I was offered the working title Information Management and I've stuck with it, because of the scope it permits and seriousness of this topic for us all. My first reaction was − this could be dull, worthy and worryingly meaningless. However, for me, and I hope for many of you too, this is what we are about! It is what first attracted me into IT and now I am aware as I move into HESA from an institutional background that Information Management is still at the core of what matters.
Story telling is back in fashion − so I read in the paper, promoting several events at the Edinburgh Fringe. So, in seeking to provide just a hint of entertainment, I will explore some of the myths and legends of information management, identify the more heroic qualities that are necessary in this business and see if indeed there is a holy grail . . .
Alison Allden became Chief Executive of HESA at the start of August 2009. The remit of HESA is to collect and disseminate data of relevance to the higher education sector involving interaction with all HEIs (who provide and access the data) and statutory customers (who commission and use the data). The importance of data management has been a theme throughout her career. Alison, most recently, was Deputy Registrar at the University of Bristol with responsibility across the student facing services and remained the Director of Information Services which was the post she was originally recruited to. Before that, she was Director of IT at the University of Warwick and first became involved with UCISA when she moved into the HE sector as Director of Computing for Goldsmiths College. Prior to that she ran computing for a Department of Health associated NDPB and worked in IT in two national museums, which followed a career in archaeology and a degree in Archaeology, Ancient History and Latin from the University of Bristol. She has been involved with JISC over many years, including chairing the Information Environment Committee and now the Committee for Infrastructure and Resources and is, therefore, a member of the JISC Board.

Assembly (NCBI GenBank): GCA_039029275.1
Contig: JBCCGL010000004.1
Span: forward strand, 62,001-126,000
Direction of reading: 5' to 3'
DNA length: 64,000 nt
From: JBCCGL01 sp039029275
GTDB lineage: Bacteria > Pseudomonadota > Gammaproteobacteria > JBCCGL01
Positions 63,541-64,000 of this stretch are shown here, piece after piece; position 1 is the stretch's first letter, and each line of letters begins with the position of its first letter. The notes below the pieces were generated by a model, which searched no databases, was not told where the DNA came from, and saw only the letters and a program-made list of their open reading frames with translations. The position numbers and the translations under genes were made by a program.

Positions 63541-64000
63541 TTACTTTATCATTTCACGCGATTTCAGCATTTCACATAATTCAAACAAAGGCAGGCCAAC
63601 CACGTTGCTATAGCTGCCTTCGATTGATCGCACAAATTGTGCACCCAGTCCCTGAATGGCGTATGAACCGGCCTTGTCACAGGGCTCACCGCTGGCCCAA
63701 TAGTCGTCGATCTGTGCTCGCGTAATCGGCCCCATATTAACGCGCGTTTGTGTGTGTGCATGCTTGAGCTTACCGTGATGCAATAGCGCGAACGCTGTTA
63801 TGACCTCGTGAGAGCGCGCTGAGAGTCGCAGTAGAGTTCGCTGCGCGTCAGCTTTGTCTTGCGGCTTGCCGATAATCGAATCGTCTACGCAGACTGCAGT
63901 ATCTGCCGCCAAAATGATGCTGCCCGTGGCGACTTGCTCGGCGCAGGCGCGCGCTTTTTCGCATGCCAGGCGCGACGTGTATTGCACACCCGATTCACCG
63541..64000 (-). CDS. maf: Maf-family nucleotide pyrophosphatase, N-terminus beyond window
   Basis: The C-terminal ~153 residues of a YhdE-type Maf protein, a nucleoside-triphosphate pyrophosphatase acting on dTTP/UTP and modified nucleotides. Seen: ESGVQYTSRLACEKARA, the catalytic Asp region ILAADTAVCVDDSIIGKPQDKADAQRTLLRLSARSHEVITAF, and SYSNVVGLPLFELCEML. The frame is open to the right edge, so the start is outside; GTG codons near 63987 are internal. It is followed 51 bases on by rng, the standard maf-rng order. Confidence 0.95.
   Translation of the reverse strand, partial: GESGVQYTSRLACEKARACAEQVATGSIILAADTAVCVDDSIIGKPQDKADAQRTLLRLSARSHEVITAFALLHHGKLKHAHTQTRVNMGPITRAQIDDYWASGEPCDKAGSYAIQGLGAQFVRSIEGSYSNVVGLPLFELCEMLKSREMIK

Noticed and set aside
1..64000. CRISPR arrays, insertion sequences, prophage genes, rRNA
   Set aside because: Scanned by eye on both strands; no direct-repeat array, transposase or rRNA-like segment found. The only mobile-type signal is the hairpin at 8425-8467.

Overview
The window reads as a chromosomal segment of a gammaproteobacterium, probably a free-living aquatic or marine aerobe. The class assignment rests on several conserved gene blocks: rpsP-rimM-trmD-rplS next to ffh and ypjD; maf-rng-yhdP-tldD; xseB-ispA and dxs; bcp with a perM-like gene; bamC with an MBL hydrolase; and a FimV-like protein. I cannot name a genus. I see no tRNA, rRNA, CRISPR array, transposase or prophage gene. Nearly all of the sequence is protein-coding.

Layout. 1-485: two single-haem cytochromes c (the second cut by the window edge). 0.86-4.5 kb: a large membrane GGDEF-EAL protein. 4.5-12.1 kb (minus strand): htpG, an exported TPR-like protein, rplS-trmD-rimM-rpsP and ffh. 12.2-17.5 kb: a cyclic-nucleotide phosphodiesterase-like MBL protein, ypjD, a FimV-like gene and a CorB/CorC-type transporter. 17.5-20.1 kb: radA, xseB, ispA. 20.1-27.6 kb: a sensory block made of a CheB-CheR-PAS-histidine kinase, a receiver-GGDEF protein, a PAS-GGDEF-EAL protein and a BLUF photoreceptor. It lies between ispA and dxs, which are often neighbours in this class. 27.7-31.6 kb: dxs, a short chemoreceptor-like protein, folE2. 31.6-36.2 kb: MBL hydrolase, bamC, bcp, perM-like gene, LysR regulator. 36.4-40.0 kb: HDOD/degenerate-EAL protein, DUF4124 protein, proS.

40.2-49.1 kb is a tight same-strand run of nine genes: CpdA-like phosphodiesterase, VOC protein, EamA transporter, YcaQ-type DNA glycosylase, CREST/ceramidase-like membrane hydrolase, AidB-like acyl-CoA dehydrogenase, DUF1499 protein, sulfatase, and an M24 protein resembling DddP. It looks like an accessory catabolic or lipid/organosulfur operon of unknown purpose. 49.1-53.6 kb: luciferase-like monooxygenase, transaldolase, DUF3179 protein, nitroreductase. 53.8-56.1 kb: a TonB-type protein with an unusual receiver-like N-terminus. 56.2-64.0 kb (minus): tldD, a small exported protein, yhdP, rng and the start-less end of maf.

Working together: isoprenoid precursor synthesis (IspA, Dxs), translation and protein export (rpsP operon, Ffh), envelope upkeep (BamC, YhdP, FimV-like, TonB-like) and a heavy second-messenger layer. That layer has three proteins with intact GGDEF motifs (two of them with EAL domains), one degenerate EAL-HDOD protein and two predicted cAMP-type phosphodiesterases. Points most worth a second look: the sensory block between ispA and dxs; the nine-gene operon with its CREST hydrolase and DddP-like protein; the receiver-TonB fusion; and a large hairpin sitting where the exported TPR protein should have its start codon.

Does your strategy really drive your institution?
Writing strategic plans and statements is the easy part. What often proves far more difficult to achieve is widespread knowledge and acceptance of their contents across the institution and a direct causal link between what your strategies say and what your institution actually does. The new Strategy infoKit released today by JISC infoNet is designed to help universities and colleges to close these gaps. In this session we shall explore the pros and cons of using technology to create and sustain an ongoing ‘strategic conversation’ with staff from across the organisation in order to help your strategies come to life and fulfil their potential.
Steve currently acts as senior advisor on records and information management issues for JISC infoNet, an advisory service for managers within the HE and FE sectors. He is responsible for preparing and disseminating a range of guidance material and tools to help support the development of records and information management within the sector and is a well known speaker and writer on records management issues with over 60 papers and presentations to his credit.